We also get some applications from ‘certified resume writers’ who somehow see this is as a positive when they apply to work with us.

‘Certified resume writing’ hails from the USA and candidates can be ‘certified’ if they follow the organisation’s methods and pay a fee. While it’s not a degree, some ‘certified resume writers’ also put letters after their name. It has been around for years in the US, but for the large part hasn’t caught on here.

We’ve been sent lots of ‘certified resumes’ to fix over the years (primarily from North American clients), and clients tend to be surprised at just how much we improve.


Outsourcing is also on the increase. We regularly receive (and mark as spam) emails from companies in places such as India offering to write CVs for us in double-quick time at bargain basement prices. While we don’t entertain any such business, some firms do. Worryingly, sometimes clients not only don’t know who their writer is, but they also don’t know what country they are from or if English is their first, second or third language.

Notably, you may think that this doesn’t apply to you if the company you go with is based in the UK and you have a phone consultation with your writer. And most of the time, it wouldn’t apply. But there is nothing stopping firms from hiring UK-based staff for telephone consultations then farming the writing out to India.

Again, it boils down to trust.


Almost certainly another first for a CV services company, we’ve deliberately added a separate section all about trust in this article.

Because it’s a hugely important and massively undervalued value in the CV sector.
Let us elaborate…

When you invest in a CV company you do so blind to some degree.

Many CV firms make similar sounding claims, and as already established, when you examine it logically it’s clear that some of the claims are groundless, false, misleading, or all of these things.

But how do you separate the trustworthy from the less ethical?
It’s a question that many puzzle over.
Moreover, the less ethical don’t make it easy, and as established, many people are more prone to having their heads turned by claims, gimmicks and statistics than they are to questioning trust. Frequently, trust never even enters the equation.

What about reviews?
Many people turn to reviews.
That’d be great if everyone played by the same rules, but this is the CV sector, and that’s not the case. While some firms’ reviews and testimonials are genuine, this isn’t true of everyone. Moreover, this doesn’t just apply to reviews from supposed clients. Some years ago a ‘CV services review site’ appeared. The first version of it was very crude and it pretty much said ‘forget all CV firms, X company is the best and the others are a waste of time.’ Those weren’t the exact words and we won’t name and shame the company in question, but you get the gist. At some point the owner must have realised that people weren’t falling for that, so they changed things to also include several other CV sites. These other sites were allotted (not too good or not too bad) ratings, but unsurprisingly the CV firm that the site was promoting got top rating. At the time of writing this site seems to have slipped out of the search engines, but the same kind of thing still goes on. The biggest winners currently include the biggest companies such as LinkedIn. For example, their page listing the supposed 10 best CV writing services ranks highly in the search engines, and surprise surprise, their own service is listed top. In this day and age of corporate partnerships and affiliates you’d think that more people would be wary of vested interests, they’d be concerned about ‘revenues over customers’, and they’d be suspicious of reviews and review sites in general. Amazingly this isn’t the case and many still trust reviews more than they do their own head, gut and common sense.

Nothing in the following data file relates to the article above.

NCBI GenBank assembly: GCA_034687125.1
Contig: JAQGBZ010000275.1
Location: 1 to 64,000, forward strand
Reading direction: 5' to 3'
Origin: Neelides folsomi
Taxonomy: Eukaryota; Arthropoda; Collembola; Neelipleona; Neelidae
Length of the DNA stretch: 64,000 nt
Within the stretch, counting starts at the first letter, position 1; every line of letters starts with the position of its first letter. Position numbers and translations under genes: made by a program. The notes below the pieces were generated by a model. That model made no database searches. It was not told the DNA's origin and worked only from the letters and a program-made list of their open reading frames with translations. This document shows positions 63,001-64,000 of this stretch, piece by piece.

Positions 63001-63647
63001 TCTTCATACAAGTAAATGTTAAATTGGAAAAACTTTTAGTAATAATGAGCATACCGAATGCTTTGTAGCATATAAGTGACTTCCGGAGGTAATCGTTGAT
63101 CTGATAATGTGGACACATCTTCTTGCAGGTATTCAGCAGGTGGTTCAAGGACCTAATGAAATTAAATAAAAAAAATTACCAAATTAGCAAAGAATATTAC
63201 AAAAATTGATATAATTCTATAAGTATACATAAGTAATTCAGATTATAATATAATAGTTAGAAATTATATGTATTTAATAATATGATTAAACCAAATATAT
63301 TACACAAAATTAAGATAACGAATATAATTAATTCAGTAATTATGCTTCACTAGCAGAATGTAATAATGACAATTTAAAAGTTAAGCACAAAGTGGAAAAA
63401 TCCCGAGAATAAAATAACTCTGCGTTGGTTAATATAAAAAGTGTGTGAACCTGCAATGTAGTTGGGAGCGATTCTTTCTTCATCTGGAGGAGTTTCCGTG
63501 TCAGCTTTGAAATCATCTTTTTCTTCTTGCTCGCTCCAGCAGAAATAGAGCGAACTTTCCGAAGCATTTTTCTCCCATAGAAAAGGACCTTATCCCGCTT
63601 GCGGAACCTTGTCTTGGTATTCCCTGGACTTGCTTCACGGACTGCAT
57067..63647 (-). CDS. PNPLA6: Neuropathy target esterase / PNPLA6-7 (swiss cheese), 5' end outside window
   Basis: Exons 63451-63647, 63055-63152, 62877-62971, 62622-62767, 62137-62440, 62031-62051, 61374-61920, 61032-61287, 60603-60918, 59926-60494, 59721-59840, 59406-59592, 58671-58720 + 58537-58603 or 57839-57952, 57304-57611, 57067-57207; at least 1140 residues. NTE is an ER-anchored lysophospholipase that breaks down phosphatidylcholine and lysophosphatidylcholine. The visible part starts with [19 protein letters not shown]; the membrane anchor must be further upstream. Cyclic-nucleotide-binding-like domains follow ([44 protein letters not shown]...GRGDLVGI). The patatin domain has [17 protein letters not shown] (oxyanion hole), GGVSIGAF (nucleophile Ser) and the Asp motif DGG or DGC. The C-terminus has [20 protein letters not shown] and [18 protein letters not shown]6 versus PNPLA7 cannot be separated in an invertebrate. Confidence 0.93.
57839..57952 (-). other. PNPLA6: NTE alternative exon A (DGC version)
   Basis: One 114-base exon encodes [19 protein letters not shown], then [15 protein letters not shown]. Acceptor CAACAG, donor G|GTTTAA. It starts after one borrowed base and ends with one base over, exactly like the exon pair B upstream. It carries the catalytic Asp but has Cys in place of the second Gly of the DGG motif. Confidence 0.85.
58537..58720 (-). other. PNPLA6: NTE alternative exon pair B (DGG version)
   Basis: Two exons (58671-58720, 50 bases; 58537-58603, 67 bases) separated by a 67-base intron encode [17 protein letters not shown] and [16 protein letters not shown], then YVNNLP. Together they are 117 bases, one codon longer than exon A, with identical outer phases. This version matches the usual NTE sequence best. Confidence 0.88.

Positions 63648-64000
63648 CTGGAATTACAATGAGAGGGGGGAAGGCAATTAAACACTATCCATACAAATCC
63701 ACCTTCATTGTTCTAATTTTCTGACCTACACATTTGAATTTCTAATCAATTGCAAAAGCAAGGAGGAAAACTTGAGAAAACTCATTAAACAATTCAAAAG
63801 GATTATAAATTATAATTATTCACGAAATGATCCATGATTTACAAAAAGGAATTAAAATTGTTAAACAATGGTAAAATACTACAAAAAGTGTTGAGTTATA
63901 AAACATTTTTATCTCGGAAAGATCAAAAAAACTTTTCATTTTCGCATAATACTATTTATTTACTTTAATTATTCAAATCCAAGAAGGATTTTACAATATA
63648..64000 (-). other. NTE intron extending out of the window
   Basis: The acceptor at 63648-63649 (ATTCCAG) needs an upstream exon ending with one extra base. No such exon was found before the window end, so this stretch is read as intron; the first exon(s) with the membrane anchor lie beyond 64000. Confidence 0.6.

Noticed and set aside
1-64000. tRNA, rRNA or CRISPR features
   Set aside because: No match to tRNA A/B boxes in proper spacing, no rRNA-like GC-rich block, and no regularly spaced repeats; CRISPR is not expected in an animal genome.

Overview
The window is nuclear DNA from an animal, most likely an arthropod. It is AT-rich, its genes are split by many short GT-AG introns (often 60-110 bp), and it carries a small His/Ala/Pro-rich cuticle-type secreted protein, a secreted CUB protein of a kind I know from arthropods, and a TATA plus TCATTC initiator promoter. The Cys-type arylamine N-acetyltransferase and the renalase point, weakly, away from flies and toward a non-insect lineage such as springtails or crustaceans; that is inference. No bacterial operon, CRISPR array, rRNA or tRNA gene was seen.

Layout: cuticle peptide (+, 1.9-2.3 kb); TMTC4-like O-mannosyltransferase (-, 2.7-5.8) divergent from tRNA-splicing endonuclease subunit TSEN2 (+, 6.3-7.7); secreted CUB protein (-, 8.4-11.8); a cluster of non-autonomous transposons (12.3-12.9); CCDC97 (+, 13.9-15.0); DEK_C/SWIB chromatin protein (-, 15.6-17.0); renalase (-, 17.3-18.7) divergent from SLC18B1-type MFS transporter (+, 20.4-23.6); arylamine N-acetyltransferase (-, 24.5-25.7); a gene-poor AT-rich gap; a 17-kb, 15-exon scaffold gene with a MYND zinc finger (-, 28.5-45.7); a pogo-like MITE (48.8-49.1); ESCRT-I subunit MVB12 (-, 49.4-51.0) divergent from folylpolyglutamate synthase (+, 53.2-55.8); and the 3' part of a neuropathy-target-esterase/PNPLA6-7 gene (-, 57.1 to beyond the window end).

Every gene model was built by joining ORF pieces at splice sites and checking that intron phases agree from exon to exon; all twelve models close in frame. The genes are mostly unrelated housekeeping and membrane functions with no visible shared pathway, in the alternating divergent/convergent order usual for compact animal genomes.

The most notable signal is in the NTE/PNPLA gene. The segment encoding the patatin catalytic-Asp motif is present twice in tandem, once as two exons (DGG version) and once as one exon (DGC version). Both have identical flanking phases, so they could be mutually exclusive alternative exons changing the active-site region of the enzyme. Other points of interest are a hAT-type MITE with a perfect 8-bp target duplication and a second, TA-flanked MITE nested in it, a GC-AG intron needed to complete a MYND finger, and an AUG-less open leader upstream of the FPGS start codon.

What about examples?
Some firms, including us, display a CV example on their website, other firms don’t. If not, then again you’d need to ask them why not.

Moreover, even where the firm is more transparent and includes an example, you’ll still never know how the final CV will be worded – because each case is different and it depends on you, your circumstances and your target (or at least it should!)

Even so, there are some clues to what you might expect if you dig deeper. We’ve touched on some clues already, but we’ll list some more again here:

  • Some firms provide details of all their writers (and qualifications) on their website, other firms don’t.

  • Some firms answer queries by phone, email and live chat, other firms don’t.

  • Some firms just tweak templates, the better firms don’t.

  • Some firms’ CV reviews are genuine, others are tweaked templates or even largely automated

  • The best firms are open about their methods and can explain them all logically. Lesser firms don’t.

  • When you contact some firms you deal with a real writer, with others it’s a salesperson on commission

  • Some firms are small teams of real specialists who do jobs to the best of their ability, some companies have what is tantamount to CV writing factories with lots of writers churning out products en-masse

  • Some firms use scare tactics (ATS is an example, and a potential subject for a future article) whereas others don’t

  • Some firms resort to marketing gimmicks whereas others don’t

  • Some firms make false promises, the best firms don’t

  • Some firms influence via unverifiable statistics, the best firms don’t

  • Some firms make claims they don’t back up, the best firms don’t

It’s not a definitive list, but at the very least it should give you food for thought to help you make a better-informed decision.

Big business
This day and age, it’s not always clear who owns what, who has a vested interest, or even which company is really doing the writing.

Big business has spread its tentacles, has infiltrated, and increasingly has more and more influence over the CV market. Be it via acquisitions, partnerships, affiliates, advertising income or whatever, smaller, independent specialists are being squeezed out by the big boys with their flash sites, AI-powered customer acquisition tools, web influence, partnership brokers, marketing teams, 24/7 salesforces, outsourced writers and industrial scale operations.